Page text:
4. Space agencies seek cooperation with major stakeholders to identify the information needs of users addressing top priorities of the post- 2015 framework for disaster risk reduction and to establish a plan for a sustained and coordinated response to fulfil those needs. This will require long-term commitments from space agencies, from all relevant EO data providers, and from the practitioners who support the transformation of the observations into understandable and directly usable information that can be combined with other data sources (airborne, in-situ, model outputs, socioeconomic) as needed in support of decision-making. CEOS is committed to the necessary cooperation, including ongoing engagement of the end- user community to ensure proper specification of their needs and results that are fit for purpose.
Risk information produced from Sentinel-1 radar data
A number of indicators have been proposed to help determine whether the post-2015 framework for disaster risk reduction is achieving its objectives of reducing disaster risk; consistent and comparable information sources will be needed if we are to compile meaningful results on different scales, including from country to country. In combination with other data sources, and with the aid of tools to combine and interpret the data, satellite EO can provide unique capabilities that might fundamentally transform the way in which the post-2015 framework is implemented and its success measured. This provides the possibility of monitoring changes in exposure to risk and providing evidence as the basis and impetus for change in policies or emphasis of the DRR community and of governments. Only satellite EO offers uniform, comprehensive global monitoring to compare risk evolution in one country to that of another and to make the connections with the datasets and indicators related to climate change. More than half of the 40+ Essential Climate Variables (ECVs) recognised as required for climate monitoring are largely or exclusively dependent on satellite EO data sources.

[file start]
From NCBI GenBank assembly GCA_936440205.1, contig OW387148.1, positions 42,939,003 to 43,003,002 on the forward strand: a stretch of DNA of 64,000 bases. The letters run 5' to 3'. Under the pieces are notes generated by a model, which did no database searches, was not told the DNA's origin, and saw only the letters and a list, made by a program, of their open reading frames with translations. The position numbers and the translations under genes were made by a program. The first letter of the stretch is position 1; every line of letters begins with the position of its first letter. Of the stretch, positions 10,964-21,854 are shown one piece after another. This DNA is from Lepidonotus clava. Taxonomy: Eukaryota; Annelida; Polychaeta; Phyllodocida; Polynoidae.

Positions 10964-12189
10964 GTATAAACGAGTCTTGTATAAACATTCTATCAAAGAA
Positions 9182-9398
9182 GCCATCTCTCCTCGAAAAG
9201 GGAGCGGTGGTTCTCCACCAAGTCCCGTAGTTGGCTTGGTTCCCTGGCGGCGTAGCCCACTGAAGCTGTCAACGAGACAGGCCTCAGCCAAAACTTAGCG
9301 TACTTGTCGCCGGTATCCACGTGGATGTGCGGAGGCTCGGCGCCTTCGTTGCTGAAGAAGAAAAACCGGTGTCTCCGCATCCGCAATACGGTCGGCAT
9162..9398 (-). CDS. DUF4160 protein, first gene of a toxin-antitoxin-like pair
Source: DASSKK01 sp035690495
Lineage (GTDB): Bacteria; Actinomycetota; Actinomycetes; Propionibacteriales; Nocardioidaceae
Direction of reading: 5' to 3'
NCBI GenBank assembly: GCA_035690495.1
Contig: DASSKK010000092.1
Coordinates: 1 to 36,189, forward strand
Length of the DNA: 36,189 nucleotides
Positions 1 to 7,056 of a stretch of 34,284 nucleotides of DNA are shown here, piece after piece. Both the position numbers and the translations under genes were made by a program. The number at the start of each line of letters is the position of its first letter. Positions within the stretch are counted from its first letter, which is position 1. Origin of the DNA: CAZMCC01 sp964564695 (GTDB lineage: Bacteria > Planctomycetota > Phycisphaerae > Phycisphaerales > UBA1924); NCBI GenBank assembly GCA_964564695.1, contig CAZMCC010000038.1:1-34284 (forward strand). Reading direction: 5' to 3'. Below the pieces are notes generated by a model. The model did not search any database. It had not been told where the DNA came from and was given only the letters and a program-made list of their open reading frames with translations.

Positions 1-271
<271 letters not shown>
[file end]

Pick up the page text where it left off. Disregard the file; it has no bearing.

Satellite EO services for DRR already exist that serve users and have successfully demonstrated the cost-benefit of providing risk assessment based on the data. Additional R&D is required for some of the geo-information needs of DRR users. For other needs, such as in areas identified by the CEOS thematic pilots, the products are mature, precise, and documented. Awareness of these successes and capabilities remains a challenge. Connections between the various arms of governments (from specialised technical space agencies through to national emergency management agencies) must be established and matured and awareness must be improved of the capability of this powerful infrastructure in space for our most urgent of Earth-bound challenges in relation to DRR.
Part II of this document presents a number of examples of the practical application of satellite EO to the DRR domain. A range of hazards and data types are included. Part III explains in simple terms the relevance to each phase of DRR of the different types of data.
The space agencies represented by CEOS undertake the following commitments in support of the post-2015 framework:
Development of a multi-year plan for CEOS corresponding to the post-2015 framework timeframe, providing comprehensive support and coordination in relation to the role of satellite EO for the framework. Developed in partnership with the major stakeholders including UN organizations, GEO, international relief agencies, leading development banks, national civil protection agencies, and local authorities.
Support to the post-2015 framework at global and regional/local scales. In line with the Decadal Plan and in cooperation with the relevant user communities, CEOS agencies are implementing pilot demonstrators during 2014–2017 to demonstrate how satellite data and derived information can be useful to the full cycle of DRM. The long- term vision is to transition to the sustained provision of data and services.